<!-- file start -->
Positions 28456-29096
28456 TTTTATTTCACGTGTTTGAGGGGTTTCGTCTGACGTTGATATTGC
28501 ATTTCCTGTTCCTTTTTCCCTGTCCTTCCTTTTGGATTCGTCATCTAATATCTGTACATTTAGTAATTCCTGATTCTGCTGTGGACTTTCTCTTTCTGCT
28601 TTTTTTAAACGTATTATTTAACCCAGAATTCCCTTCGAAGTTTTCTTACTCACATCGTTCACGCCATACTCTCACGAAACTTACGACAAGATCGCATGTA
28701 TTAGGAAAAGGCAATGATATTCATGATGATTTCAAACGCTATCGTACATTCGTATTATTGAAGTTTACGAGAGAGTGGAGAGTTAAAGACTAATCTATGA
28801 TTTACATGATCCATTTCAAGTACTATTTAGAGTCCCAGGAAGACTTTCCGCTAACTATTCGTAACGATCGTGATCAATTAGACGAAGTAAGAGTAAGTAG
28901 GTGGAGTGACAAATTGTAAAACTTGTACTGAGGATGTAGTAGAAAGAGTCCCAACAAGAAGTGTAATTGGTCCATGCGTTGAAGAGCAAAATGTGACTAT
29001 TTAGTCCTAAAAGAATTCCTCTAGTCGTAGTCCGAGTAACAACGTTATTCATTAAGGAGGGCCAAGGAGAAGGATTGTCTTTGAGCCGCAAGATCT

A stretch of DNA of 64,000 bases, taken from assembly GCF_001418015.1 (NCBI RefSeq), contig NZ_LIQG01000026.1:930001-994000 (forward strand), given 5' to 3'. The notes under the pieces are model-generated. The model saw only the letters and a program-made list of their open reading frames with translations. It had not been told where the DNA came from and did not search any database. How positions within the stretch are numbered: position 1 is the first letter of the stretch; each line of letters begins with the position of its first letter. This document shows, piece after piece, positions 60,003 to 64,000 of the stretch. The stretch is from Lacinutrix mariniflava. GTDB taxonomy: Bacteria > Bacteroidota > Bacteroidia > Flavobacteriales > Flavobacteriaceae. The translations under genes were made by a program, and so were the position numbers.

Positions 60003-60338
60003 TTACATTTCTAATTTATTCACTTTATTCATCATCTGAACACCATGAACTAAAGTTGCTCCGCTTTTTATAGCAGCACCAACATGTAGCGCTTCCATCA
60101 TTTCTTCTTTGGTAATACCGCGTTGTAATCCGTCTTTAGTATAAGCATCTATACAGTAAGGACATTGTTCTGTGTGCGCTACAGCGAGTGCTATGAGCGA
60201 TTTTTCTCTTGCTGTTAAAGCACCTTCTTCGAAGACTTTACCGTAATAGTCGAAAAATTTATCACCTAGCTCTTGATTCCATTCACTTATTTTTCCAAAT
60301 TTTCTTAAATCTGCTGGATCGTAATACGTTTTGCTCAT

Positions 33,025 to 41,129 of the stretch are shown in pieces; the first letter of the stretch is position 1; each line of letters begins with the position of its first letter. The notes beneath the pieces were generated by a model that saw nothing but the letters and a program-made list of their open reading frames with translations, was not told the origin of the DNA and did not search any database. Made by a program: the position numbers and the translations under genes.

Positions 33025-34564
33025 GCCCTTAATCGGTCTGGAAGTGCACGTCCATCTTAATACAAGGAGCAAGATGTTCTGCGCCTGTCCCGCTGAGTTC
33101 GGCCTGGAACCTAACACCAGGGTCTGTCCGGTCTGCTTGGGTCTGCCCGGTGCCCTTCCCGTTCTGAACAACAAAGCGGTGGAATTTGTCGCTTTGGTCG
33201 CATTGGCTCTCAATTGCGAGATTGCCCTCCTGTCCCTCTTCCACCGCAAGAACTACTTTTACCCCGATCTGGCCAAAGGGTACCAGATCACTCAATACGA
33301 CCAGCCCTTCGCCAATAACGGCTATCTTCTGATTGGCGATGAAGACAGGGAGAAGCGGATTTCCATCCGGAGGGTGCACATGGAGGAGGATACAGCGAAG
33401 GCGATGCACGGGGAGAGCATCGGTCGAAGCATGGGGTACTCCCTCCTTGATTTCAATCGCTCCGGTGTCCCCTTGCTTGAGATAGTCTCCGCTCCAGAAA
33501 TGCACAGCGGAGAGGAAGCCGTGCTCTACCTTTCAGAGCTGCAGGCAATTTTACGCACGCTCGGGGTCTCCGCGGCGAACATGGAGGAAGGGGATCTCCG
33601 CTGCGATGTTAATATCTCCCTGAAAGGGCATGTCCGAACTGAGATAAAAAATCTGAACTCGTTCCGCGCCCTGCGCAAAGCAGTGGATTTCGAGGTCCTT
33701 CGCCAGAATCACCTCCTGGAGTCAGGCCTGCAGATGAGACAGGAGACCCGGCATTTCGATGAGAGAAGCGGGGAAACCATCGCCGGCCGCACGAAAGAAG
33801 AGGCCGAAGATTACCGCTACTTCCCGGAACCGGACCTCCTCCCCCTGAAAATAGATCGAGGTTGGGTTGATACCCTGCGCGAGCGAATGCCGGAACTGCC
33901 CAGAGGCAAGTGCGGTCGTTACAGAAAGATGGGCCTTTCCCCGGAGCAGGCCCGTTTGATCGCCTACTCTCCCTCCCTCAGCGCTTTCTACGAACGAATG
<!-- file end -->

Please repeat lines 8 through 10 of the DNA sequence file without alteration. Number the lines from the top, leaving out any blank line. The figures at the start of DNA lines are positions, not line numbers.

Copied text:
29001 TTAGTCCTAAAAGAATTCCTCTAGTCGTAGTCCGAGTAACAACGTTATTCATTAAGGAGGGCCAAGGAGAAGGATTGTCTTTGAGCCGCAAGATCT

A stretch of DNA of 64,000 bases, taken from assembly GCF_001418015.1 (NCBI RefSeq), contig NZ_LIQG01000026.1:930001-994000 (forward strand), given 5' to 3'. The notes under the pieces are model-generated. The model saw only the letters and a program-made list of their open reading frames with translations. It had not been told where the DNA came from and did not search any database. How positions within the stretch are numbered: position 1 is the first letter of the stretch; each line of letters begins with the position of its first letter. This document shows, piece after piece, positions 60,003 to 64,000 of the stretch. The stretch is from Lacinutrix mariniflava. GTDB taxonomy: Bacteria > Bacteroidota > Bacteroidia > Flavobacteriales > Flavobacteriaceae. The translations under genes were made by a program, and so were the position numbers.

Positions 60003-60338